By Scott Windham | Published October 27, 2012
I’d like to congratulate the committee for their work thus far, and my colleagues for their thoughtful responses. The WEI is a bold initiative with transformative potential, and it fits Elon’s core strengths.
A goal I find particularly compelling is the emphasis on public discourse. Although I second Laura Roselle’s point that the term “public discourse” needs to be defined, I should add that for second-language professionals, the phrase is somewhat less freighted. For us, public discourse (to oversimplify a little) is simply that which is not private: genres of speech acts that take place in the public realm, as opposed to personal and familiar genres. The Elon faculty expect our students to engage thoughtfully and responsibly in public speech acts, so from that perspective, I welcome the emphasis on writing as a way to improve participation in the public sphere.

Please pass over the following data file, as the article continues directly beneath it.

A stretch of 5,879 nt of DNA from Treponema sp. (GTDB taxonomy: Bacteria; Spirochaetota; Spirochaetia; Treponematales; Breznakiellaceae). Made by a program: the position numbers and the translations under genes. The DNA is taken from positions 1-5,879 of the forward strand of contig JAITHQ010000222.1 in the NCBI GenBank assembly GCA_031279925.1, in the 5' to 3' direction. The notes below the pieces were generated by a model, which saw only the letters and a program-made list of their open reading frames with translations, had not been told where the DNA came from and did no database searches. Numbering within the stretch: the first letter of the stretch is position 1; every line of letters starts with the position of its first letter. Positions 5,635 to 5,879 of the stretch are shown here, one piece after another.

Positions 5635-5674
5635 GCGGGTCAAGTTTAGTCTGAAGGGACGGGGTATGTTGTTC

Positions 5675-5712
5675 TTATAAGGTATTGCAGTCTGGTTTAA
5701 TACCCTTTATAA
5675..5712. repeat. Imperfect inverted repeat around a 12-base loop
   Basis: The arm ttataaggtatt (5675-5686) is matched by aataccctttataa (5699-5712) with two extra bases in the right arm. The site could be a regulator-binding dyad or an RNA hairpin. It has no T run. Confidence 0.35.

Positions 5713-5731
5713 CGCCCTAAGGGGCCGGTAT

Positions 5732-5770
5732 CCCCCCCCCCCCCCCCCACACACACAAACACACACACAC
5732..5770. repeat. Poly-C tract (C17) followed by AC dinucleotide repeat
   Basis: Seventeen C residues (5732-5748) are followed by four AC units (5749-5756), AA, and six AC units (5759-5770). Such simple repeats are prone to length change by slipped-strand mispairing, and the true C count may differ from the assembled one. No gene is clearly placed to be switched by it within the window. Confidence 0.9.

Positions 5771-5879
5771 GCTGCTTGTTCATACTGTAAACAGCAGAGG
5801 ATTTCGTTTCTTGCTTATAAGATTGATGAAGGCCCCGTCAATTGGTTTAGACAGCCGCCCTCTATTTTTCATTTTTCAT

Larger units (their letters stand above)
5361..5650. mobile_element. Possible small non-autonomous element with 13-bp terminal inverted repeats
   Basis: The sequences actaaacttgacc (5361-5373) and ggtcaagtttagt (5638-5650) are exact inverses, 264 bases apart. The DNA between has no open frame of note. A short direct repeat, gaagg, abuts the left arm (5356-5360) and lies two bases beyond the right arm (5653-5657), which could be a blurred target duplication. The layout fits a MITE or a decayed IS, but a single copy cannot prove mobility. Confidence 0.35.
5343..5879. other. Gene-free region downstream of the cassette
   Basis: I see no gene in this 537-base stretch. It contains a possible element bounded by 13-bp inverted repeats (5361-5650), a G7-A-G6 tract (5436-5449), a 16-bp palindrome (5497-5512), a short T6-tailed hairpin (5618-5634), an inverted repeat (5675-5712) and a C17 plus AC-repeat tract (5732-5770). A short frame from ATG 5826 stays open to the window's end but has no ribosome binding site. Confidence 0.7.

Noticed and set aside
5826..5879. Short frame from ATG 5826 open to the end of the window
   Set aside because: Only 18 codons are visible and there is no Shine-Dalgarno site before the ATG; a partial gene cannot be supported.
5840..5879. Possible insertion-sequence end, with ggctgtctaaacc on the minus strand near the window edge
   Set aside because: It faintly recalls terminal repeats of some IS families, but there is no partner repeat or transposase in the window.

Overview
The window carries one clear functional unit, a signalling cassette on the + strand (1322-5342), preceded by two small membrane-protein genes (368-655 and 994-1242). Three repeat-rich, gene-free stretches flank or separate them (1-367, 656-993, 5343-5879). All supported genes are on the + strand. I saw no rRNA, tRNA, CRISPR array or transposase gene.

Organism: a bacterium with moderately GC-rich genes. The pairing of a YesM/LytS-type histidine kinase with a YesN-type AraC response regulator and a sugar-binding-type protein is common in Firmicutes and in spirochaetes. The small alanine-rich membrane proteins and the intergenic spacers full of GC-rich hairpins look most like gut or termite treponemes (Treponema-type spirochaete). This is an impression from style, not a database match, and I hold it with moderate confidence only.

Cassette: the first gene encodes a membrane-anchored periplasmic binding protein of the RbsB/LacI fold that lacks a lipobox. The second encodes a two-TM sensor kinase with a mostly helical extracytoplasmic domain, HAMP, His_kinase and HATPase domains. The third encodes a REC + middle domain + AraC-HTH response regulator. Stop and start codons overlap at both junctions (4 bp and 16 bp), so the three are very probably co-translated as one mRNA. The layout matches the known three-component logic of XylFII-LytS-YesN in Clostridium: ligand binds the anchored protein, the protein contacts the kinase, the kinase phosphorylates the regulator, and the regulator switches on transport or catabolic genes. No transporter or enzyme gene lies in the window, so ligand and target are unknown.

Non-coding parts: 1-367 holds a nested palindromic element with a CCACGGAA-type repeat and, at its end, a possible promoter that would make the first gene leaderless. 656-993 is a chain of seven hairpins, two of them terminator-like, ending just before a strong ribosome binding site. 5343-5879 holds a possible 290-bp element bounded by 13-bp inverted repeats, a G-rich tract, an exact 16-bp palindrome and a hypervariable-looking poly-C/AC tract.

But I would like to rewrite the goal a little.
The WEI aims for students “to possess the writing abilities required to participate effectively in public discourse about local, regional, and global issues.“ Let me restate it more boldly: students should possess the writing abilities to engage in public discourse in a second or third language.
The WEI is premised on the idea that language shapes cognition—that language not only expresses thought but also organizes (some would say constitutes) thought. To be a responsible actor on the world stage, our students must understand the way others think, which means understanding other languages. Entire societies organize themselves around language, and if we want our students to engage those societies, our students will need to write well in other languages.
The goal, the way I’ve rewritten it, is attainable. Second-language pedagogy has evolved so rapidly that students are capable of advanced writing in a second language at the end of a four-year curriculum, at least in those languages most closely related to English. Other languages take more time, but students in those languages can move towards that goal in their time here.
Scott Windham is an Associate Professor in German.
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